The tissue distributions and also the neuronal specificities of BDNF, NGF and NT-3 differ markedly from each other. BDNF, and also NT-3 act on some cells that do not respond to NGF. It has been possible to create chimaeric proteins consisting of various BDNF and NGF domains and these hybrid proteins have been found to show simultaneously some of the activities of either factor (see also: Muteins).
Glucocorticoid hormones, which are important regulators of brain development and aging and which can impair the capacity of hippocampal neurons to survive various neurological insults have been shown to prevent activity-dependent increases of BDNF mRNA in cultures of rat hippocampal neurons. It has been suggested, therefore, that the known ability of glucocorticoids to exacerbate neuronal injury following ischemia and other metabolic insults may be due to antagonism of regulatory mechanisms governing levels of BDNF and other Neurotrophins in the brain.
TRANSGENIC ANIMALS, KNOCK-OUT, AND ANTISENSE STUDIES
The biological consequences of a BDNF gene disruption have been studied in transgenic knock-out mice generated from ES cells carrying a targeted deletion of the gene.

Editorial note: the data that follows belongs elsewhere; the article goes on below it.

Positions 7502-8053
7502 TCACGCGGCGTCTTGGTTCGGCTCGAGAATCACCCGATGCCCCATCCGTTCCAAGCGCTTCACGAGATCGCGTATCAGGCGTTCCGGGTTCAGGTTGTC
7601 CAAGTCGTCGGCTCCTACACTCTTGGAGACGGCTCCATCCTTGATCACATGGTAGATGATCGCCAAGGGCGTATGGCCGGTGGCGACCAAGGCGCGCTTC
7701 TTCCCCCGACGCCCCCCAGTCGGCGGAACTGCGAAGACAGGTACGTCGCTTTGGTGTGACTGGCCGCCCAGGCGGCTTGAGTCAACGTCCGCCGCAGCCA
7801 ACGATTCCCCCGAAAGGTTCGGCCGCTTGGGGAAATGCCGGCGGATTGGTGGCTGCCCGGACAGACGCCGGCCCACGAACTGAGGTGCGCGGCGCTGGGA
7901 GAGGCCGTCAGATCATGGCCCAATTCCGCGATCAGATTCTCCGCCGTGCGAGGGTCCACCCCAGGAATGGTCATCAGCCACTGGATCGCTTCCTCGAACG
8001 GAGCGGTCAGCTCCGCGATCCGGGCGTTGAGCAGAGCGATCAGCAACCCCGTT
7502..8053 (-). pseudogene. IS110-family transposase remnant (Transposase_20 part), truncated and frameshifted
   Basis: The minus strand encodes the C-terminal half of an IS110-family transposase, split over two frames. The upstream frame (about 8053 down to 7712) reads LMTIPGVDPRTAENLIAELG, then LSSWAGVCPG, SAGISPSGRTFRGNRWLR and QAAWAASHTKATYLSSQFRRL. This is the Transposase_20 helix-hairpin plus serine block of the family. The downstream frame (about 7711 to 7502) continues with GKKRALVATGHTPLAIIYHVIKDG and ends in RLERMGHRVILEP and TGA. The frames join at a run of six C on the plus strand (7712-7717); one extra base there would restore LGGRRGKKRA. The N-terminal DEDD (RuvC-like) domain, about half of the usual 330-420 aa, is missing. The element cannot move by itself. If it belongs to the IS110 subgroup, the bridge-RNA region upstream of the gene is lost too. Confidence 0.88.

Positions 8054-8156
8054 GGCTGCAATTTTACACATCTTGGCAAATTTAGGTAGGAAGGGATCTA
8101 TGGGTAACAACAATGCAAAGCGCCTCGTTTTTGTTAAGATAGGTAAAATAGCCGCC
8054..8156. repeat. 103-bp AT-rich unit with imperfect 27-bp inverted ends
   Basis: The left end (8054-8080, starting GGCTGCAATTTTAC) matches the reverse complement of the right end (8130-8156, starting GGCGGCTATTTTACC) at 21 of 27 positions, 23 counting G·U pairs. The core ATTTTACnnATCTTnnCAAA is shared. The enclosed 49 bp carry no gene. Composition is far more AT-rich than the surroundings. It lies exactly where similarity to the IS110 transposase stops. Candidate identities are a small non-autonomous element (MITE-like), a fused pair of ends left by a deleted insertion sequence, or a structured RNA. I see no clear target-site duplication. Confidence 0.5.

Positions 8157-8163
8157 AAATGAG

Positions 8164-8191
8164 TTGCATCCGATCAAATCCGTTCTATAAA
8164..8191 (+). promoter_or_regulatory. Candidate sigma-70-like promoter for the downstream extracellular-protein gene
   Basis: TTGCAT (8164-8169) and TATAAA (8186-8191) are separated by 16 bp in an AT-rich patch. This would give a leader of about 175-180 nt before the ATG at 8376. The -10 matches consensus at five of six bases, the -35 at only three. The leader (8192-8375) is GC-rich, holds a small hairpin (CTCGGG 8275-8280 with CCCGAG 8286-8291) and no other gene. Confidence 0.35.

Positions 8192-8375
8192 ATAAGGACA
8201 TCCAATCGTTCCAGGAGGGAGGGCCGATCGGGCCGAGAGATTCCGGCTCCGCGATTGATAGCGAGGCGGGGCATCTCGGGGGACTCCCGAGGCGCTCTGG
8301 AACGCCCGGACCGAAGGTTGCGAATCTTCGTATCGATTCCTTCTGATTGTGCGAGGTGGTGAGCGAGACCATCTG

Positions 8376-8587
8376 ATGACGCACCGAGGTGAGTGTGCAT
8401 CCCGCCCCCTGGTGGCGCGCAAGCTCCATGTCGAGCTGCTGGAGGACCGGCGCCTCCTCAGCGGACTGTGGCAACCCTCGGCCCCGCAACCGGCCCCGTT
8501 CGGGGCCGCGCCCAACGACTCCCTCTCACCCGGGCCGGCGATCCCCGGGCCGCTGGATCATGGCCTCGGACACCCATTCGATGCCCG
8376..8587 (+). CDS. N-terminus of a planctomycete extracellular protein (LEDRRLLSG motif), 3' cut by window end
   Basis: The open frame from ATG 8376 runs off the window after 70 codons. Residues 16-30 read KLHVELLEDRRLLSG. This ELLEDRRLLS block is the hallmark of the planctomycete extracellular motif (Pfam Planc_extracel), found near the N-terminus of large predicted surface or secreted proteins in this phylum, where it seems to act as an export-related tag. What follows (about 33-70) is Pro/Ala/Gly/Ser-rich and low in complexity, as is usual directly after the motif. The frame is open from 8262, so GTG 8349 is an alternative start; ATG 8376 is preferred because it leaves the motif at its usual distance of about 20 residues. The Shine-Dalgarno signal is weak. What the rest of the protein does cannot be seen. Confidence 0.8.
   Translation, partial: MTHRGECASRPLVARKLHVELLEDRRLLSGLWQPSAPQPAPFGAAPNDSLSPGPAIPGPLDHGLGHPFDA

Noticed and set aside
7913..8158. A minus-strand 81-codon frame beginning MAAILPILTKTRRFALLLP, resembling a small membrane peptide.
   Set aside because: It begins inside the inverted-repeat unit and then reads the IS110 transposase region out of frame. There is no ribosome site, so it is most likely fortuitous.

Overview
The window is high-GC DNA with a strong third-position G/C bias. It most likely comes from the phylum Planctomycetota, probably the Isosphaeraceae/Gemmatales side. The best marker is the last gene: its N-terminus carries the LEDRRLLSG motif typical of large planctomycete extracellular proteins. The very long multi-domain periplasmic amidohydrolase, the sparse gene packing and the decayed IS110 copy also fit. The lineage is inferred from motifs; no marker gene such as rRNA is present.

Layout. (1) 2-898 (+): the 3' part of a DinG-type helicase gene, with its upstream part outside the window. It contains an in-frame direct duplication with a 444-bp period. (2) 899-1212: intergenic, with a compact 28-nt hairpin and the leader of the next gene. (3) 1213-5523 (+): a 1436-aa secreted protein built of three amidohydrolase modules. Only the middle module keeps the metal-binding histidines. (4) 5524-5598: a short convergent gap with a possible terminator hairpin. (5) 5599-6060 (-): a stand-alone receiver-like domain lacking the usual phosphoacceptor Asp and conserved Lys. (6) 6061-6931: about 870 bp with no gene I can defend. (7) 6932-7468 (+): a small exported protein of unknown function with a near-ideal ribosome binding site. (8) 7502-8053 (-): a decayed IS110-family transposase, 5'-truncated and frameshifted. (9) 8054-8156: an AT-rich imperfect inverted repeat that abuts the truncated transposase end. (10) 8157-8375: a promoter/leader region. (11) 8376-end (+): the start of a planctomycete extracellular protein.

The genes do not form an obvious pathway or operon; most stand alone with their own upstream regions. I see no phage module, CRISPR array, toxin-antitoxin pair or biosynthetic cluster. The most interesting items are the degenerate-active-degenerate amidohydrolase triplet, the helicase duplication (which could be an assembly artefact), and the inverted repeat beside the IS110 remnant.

Mice homozygous for a targeted disruption of the BDNF gene generally die within 2 days after birth although some of these animals live for 2-4 weeks. These animals develop symptoms of nervous system dysfunction, including ataxia. BDNF deficient mice have substantially reduced numbers of cranial and spinal sensory neurons. Although their central nervous systems show no gross structural abnormalities, expression of neuropeptide Y and calcium-binding proteins is altered in many neurons, suggesting that BDNF is essential for normal differentiation of the central nervous system. These animals do not have obvious deficits in motor neuron populations (see also: trk for information of transgenic mice lacking a function BDNF receptor).